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EMC/DSSD swallows Graphite Systems, begins technology digest

Patents and people could have prompted the buy

EMC’s DSSD unit bought a stealth-mode startup developing an ultra-high performance flash array in August this year.

DSSD is developing a flash array connected to servers via a high-speed NVMe fabric interconnect operating at PCIe buys speed, and with the flash logically resident in the accessing servers’ memory address space.

We knew EMC/DSSD had hired Graphite Systems’ SVP engineering, Kevin Rowett, to be its veep for hardware engineering, but not that EMC/DSSD had bought the entire startup as well.

Graphite Systems was developing a server/flash array system with low latency and high throughput using some proprietary FPGA hardware components and its own software.

It was co-founded in April 2012 by Mark Himmelstein, ex-CTO at data protection vendor Quantum, and Frederic Roy Carlson, who was its CTO. Himmelstein was veep of products and became CTO in April 2015, six months before EMC/DSSD bought it in August 2015.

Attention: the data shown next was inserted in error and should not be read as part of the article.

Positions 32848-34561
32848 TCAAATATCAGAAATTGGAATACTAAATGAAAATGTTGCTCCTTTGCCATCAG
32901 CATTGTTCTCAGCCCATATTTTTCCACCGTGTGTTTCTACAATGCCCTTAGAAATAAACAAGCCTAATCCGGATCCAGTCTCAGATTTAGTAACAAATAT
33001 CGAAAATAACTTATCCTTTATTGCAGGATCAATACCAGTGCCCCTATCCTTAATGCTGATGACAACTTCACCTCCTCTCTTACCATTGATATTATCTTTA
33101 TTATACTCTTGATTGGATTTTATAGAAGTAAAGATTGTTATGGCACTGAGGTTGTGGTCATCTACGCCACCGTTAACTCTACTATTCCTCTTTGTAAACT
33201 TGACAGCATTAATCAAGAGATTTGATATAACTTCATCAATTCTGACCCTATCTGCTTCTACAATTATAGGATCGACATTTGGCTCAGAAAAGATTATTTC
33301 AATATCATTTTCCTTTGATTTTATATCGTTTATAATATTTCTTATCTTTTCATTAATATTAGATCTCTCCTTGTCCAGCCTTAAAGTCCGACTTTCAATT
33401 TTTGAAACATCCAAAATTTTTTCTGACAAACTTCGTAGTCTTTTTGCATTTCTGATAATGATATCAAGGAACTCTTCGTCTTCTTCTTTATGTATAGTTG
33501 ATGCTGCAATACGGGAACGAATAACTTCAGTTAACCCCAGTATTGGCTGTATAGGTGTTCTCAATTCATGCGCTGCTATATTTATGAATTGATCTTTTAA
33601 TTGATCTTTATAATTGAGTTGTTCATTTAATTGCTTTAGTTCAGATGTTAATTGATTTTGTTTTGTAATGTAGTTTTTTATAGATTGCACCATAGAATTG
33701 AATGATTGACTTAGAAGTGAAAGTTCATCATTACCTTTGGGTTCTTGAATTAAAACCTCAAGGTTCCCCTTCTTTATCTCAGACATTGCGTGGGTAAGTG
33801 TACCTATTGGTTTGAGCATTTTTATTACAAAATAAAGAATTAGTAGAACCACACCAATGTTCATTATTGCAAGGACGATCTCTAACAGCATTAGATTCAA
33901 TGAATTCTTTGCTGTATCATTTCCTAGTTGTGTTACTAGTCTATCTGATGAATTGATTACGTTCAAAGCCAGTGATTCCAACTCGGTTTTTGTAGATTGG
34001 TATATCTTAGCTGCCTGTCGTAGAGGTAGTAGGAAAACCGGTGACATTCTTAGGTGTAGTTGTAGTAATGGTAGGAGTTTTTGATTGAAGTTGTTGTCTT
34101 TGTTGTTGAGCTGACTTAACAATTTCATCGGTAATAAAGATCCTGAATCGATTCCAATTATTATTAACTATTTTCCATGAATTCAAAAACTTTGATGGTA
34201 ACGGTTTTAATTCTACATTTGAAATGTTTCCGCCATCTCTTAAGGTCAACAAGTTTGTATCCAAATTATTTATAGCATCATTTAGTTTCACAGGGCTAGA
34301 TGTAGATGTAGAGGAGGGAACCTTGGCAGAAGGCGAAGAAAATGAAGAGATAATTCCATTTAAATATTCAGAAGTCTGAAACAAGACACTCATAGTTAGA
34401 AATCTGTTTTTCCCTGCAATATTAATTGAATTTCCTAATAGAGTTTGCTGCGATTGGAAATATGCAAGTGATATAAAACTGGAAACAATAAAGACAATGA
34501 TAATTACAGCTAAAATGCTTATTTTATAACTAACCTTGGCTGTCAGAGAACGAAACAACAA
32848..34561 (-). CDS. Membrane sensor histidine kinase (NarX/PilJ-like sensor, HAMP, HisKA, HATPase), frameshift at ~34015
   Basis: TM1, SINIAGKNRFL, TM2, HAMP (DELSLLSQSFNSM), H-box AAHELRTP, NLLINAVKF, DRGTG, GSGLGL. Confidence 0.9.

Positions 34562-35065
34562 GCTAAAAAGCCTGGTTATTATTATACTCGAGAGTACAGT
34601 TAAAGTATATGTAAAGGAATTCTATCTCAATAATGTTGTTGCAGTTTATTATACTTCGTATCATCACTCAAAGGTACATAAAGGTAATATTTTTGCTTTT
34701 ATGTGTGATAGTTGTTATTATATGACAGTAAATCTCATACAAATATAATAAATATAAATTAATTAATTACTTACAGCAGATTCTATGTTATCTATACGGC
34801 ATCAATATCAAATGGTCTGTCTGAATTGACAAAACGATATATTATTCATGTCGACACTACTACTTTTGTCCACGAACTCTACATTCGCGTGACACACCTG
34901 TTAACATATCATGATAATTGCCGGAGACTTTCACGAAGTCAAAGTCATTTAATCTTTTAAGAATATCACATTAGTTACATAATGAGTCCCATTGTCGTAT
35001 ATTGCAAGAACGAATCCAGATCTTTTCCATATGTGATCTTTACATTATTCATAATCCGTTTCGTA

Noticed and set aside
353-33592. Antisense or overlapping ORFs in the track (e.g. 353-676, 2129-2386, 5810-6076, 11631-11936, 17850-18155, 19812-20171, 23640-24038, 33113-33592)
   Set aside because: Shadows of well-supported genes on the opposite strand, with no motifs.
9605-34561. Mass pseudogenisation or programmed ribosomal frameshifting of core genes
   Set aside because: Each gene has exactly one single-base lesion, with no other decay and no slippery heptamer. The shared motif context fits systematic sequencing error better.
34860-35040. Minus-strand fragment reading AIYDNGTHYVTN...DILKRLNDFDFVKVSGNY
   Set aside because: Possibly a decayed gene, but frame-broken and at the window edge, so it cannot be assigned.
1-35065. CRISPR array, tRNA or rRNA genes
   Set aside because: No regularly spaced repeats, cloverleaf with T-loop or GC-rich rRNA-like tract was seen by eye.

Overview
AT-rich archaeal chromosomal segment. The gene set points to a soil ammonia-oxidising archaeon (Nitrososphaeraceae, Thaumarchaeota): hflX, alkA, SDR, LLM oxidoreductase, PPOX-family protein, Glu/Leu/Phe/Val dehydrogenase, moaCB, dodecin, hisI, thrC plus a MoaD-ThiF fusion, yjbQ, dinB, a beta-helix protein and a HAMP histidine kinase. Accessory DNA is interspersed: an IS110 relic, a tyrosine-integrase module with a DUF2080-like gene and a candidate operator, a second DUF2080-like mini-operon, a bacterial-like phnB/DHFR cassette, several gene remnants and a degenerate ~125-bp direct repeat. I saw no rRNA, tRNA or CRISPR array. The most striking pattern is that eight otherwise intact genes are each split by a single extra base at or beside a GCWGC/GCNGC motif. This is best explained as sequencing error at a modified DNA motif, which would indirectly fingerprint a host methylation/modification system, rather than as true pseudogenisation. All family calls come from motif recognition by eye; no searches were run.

The CEO was Pete Foley, according to Crunchbase, but his LinkedIn profile says he was board chairman at Graphite from April 12 to its purchase by EMC, and says he is an angel investor.

The startup received just $1.5m funding in a single round in May 2012, which is not a lot by today’s standards. It applied for a couple of patents concerning multiprocessor systems with independent direct access to bulk solid state memory resources.

Ten terabytes of solid state memory is mentioned in filing number US 20140304460 A1 and “each central processing unit directly accesses solid state memory resources without swapping solid state memory contents into main memory".

The patent filings mention scaling to petabyte levels.

Graphite_Systems_Patent_filing_diagram

A Graphite Systems patent filing diagram

The system will “implement a cost-effective architecture that efficiently creates a very large, shared memory [and] exploit low cost solid-state devices, thereby providing “Flash As Memory™ ... the solid-state devices (e.g., flash memory chips) have addresses in the processor's memory space. Thus, the processor can directly access data in “flash memory” without first having to swap it into its main memory".

Wear-levelling is done at the system level and not the individual SSD level. This all seems to overlap quite strongly with what we know of DSSD’s technology.

With the DSSD product announcement expected in the next 6-12 months the Graphite Systems acquisition seems a late-stage purchase and we think it was made for a combination of people and technology. As and when we find out more we’ll say more. ®

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